Older adults ages 60–75 yr (66.6 ± 4.5 yr) and young adults ages 18–30 yrs (23.4 ± 3.8 yr) were recruited by word of mouth, referrals, announcements in local media, and advertising in newspapers, adult fitness centers, and senior pages. Initial inclusion criteria, based on several screening questionnaires, required good health and regular participation in vigorous aerobic exercise. Exclusions included: (1) having > 1 of the major risk factors for coronary artery disease [23] including family history of early myocardial infarction, current smoking, hypertension, history of hypercholesterolemia, and diabetes mellitus; (2) having any major symptoms or signs of cardiopulmonary disease [23], including chest pain, dizziness or syncope, orthopnea or nocturnal dyspnea, ankle edema, heart papitations, claudication, serious heart murmur, and excessive shortness of breath; (3) recent shift-work (previous 2 months) or travel across multiple time zones (previous 4 weeks); (4) abnormal sleep-wake schedule; (5) depression; (6) use of alpha or beta blockers, antihypertensives, or antidepressants; (7) or any health or mental condition that would contraindicate participating in the rigors of the experiment.
Prior to participation in the study, written informed consent was obtained from each participant, as approved by the UCSD Institutional Review Board. Included in the consent was a description that the study would include assessment of the influence of bright light on mood, which is the focus of the present report. The research was conducted in compliance with the Helsinki Declaration.
Once recruited, participants were required to pass a medical interview and further medical screening. Exclusions included elevations in fasting plasma lipids and glucose, hypertension, abnormal resting 12-lead EKG, and signs of heart disease during a physician-supervised treadmill test to volitional exhaustion. Participants were not given a psychiatric interview.
Laboratory protocol
The 5–6 day laboratory protocol was designed to examine the influence of bright light or exercise on the circadian system. Participants were randomized to bright light or exercise treatment, but the present report is limited to data associated with the bright light treatment. Each participant stayed in a studio-apartment room and followed a 90 minute "ultra-short" sleep wake cycle [24], involving 60 min wake intervals in dim light (< 50 lux) and 30 min sleep intervals in darkness. This cycle was repeated around-the-clock throughout the 5-day period. Food and drink were available ad libitum (excluding caffeine and alcohol). The protocol included around-the-clock collection of urinary and saliva samples (at 90 min intervals) and completion of several visual analogue scales at 4-hr intervals. Tests of retinal circadian rhythms (e.g., electrooculography, visual threshold) were performed around the clock on a subset of participants (n = 12). During the wake periods, participants were free to engage in sedentary activities, including watching television, reading, receiving visitors, etc. Strenuous exercise was prohibited. Participants completed the Center for Epidemiological Studies Depression Scale (CESD) [25] on the first and last days of the laboratory study.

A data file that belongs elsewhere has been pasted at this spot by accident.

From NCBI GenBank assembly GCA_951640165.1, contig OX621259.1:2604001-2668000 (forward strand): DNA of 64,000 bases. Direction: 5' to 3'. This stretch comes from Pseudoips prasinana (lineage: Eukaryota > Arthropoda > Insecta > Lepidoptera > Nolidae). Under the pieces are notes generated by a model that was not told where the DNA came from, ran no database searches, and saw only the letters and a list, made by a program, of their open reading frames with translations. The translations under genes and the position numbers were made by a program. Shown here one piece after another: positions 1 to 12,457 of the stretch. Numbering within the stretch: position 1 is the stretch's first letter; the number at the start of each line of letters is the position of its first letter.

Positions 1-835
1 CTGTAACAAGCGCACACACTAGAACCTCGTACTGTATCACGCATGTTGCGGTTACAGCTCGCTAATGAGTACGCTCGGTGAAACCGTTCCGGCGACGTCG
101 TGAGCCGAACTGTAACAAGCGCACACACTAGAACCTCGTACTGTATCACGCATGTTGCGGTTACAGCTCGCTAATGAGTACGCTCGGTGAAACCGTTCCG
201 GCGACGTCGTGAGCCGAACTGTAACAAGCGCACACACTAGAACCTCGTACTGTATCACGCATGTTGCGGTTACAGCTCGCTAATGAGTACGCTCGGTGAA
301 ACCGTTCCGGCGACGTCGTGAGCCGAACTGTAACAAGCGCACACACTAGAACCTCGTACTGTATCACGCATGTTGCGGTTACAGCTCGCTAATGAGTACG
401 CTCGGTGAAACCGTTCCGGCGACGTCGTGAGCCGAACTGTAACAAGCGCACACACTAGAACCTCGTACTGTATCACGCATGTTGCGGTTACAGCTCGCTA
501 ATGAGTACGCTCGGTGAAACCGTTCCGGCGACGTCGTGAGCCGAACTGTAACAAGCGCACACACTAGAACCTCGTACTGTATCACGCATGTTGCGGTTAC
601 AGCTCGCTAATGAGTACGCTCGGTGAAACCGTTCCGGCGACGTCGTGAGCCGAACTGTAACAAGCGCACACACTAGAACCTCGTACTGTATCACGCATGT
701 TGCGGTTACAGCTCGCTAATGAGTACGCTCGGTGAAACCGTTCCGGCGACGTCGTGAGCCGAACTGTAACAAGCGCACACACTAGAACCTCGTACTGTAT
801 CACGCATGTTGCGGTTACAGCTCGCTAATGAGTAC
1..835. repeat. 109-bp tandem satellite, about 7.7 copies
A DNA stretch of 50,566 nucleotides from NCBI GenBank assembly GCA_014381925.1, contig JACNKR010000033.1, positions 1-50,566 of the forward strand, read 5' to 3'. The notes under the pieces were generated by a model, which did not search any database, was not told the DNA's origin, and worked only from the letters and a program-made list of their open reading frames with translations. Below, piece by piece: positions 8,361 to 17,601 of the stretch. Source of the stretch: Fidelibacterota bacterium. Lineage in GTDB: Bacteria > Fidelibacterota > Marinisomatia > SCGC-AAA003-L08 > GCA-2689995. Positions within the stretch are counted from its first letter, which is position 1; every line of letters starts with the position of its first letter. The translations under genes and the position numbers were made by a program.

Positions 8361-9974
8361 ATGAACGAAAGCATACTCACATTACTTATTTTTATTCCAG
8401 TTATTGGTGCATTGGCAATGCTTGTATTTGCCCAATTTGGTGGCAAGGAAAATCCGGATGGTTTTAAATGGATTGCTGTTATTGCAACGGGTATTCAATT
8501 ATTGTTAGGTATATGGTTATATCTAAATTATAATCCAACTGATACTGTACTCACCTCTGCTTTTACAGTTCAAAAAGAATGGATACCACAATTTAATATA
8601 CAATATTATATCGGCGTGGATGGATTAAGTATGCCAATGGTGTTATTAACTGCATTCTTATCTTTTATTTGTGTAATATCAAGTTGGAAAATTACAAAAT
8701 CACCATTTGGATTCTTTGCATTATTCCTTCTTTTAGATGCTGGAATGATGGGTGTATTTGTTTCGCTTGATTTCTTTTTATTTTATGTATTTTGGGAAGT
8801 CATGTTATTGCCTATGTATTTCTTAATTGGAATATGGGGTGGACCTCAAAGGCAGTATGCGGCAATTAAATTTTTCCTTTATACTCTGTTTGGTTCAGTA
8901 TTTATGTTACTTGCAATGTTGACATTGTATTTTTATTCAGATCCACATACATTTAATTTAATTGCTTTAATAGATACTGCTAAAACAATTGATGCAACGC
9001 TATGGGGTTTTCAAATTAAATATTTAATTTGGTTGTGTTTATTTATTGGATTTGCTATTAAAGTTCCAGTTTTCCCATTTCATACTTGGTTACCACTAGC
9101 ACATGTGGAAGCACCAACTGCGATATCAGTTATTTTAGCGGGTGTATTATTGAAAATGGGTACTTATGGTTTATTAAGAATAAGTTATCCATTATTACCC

Light treatments
Participants were exposed to 3 hr of bright light (3,000 lux) on 3 consecutive days. The treatment was administered via overhead cool-white fluorescent lights which distributed the light levels evenly throughout the room. The light was administered at one of 8 randomly assigned times-of-day or night, but was provided at the same time-of-day or night across the 3 days for each individual. The treatments were administered in a phase-response curve experiment establishing the direction and magnitude of phase-shift depending upon the time of treatment.
Anxiety assessement
Anxiety was assessed with Spielberger's State-Trait Anxiety Inventory (STAI; Form Y1, i.e., "how you feel at the moment") [26] at 5 min before and 20 min following all three light treatments. The reliability and validity of the STAI are well established [26]. Participants were given standardized instructions prior to completing the STAI questionnaire.
Data analysis